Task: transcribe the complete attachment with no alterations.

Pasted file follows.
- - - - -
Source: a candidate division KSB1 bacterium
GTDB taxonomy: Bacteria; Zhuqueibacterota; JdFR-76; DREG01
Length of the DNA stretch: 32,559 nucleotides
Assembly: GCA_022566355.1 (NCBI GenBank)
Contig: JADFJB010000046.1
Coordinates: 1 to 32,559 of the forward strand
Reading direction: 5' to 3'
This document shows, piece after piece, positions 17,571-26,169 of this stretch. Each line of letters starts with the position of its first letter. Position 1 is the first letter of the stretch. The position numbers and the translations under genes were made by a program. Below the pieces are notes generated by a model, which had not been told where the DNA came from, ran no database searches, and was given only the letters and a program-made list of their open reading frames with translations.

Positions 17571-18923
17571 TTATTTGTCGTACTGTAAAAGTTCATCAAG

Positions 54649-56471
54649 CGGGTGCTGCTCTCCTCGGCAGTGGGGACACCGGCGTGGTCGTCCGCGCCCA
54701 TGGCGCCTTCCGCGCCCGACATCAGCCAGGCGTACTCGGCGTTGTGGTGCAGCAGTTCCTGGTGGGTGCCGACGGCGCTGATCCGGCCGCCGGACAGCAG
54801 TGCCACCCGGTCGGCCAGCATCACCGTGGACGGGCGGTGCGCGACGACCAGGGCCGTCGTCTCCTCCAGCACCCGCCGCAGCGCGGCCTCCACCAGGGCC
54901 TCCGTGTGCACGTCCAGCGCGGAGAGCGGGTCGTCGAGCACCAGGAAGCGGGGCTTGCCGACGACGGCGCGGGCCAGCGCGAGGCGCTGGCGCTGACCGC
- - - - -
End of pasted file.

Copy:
Source: a candidate division KSB1 bacterium
GTDB taxonomy: Bacteria; Zhuqueibacterota; JdFR-76; DREG01
Length of the DNA stretch: 32,559 nucleotides
Assembly: GCA_022566355.1 (NCBI GenBank)
Contig: JADFJB010000046.1
Coordinates: 1 to 32,559 of the forward strand
Reading direction: 5' to 3'
This document shows, piece after piece, positions 17,571-26,169 of this stretch. Each line of letters starts with the position of its first letter. Position 1 is the first letter of the stretch. The position numbers and the translations under genes were made by a program. Below the pieces are notes generated by a model, which had not been told where the DNA came from, ran no database searches, and was given only the letters and a program-made list of their open reading frames with translations.

Positions 17571-18923
17571 TTATTTGTCGTACTGTAAAAGTTCATCAAG

Positions 54649-56471
54649 CGGGTGCTGCTCTCCTCGGCAGTGGGGACACCGGCGTGGTCGTCCGCGCCCA
54701 TGGCGCCTTCCGCGCCCGACATCAGCCAGGCGTACTCGGCGTTGTGGTGCAGCAGTTCCTGGTGGGTGCCGACGGCGCTGATCCGGCCGCCGGACAGCAG
54801 TGCCACCCGGTCGGCCAGCATCACCGTGGACGGGCGGTGCGCGACGACCAGGGCCGTCGTCTCCTCCAGCACCCGCCGCAGCGCGGCCTCCACCAGGGCC
54901 TCCGTGTGCACGTCCAGCGCGGAGAGCGGGTCGTCGAGCACCAGGAAGCGGGGCTTGCCGACGACGGCGCGGGCCAGCGCGAGGCGCTGGCGCTGACCGC